The Dead Toreador, by Édouard Manet, c. 1864. National Gallery of Art, Washington D.C.

The Dead Toreador, by Édouard Manet, c. 1864. National Gallery of Art, Washington, DC.

Death

Volume VI, Number 4 | fall 2013

Miscellany

On June 4, 1827, Hector Berlioz wrote to his sister Nancy about James Fenimore Cooper’s recently published novel The Prairie, in which the protagonist of Cooper’s Leatherstocking series, Natty Bumppo, is killed off. “I devoured it straight off,” Berlioz stated. “I reached the end at seven in the evening, and was still at the foot of one of the columns of the Pantheon in tears at eleven o’ clock!”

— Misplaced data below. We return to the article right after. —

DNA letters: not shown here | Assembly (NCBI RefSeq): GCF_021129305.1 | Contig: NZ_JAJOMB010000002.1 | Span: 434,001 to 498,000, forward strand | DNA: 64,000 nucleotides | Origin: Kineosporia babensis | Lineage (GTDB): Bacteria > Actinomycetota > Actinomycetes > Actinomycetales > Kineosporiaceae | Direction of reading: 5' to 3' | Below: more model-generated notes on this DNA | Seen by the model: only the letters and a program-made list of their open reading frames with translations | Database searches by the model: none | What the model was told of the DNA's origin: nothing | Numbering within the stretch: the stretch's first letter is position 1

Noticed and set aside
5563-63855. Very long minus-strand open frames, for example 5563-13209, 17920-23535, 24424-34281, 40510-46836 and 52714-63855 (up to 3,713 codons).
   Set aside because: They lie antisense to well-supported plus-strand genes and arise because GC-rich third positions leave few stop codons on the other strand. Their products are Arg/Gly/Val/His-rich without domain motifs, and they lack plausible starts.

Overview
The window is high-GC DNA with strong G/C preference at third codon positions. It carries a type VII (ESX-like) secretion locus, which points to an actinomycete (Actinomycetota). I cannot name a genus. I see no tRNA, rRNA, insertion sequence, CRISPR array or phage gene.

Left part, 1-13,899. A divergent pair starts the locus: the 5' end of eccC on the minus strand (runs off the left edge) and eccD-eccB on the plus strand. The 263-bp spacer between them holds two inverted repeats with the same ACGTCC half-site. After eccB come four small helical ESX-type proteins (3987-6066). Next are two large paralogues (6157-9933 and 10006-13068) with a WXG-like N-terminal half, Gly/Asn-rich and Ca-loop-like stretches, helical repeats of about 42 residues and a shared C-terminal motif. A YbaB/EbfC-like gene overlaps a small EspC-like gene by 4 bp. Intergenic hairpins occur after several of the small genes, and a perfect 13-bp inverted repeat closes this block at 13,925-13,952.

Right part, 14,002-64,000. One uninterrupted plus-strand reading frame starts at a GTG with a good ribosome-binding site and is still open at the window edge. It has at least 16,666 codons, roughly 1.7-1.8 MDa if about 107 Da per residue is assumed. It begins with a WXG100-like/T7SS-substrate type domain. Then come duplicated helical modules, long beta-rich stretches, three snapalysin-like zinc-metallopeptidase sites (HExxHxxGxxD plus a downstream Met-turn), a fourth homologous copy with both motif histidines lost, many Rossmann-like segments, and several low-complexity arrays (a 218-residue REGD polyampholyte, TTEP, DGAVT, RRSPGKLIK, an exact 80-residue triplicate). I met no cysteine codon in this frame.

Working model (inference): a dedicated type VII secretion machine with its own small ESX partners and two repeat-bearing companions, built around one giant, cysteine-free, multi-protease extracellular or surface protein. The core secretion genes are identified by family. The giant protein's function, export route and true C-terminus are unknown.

There never is absolute birth nor complete death, in the strict sense, consisting in the separation of the soul from the body. What we call births are developments and growths, while what we call deaths are envelopments and diminutions.

—Gottfried Wilhelm Leibniz, 1714

Lapham’sDaily

DÉjÀ Vu

Love Is Dead

2018:

Woman announces she is divorcing her pirate ghost husband.

1926:

Man sues wife for adultery with a ghost.

More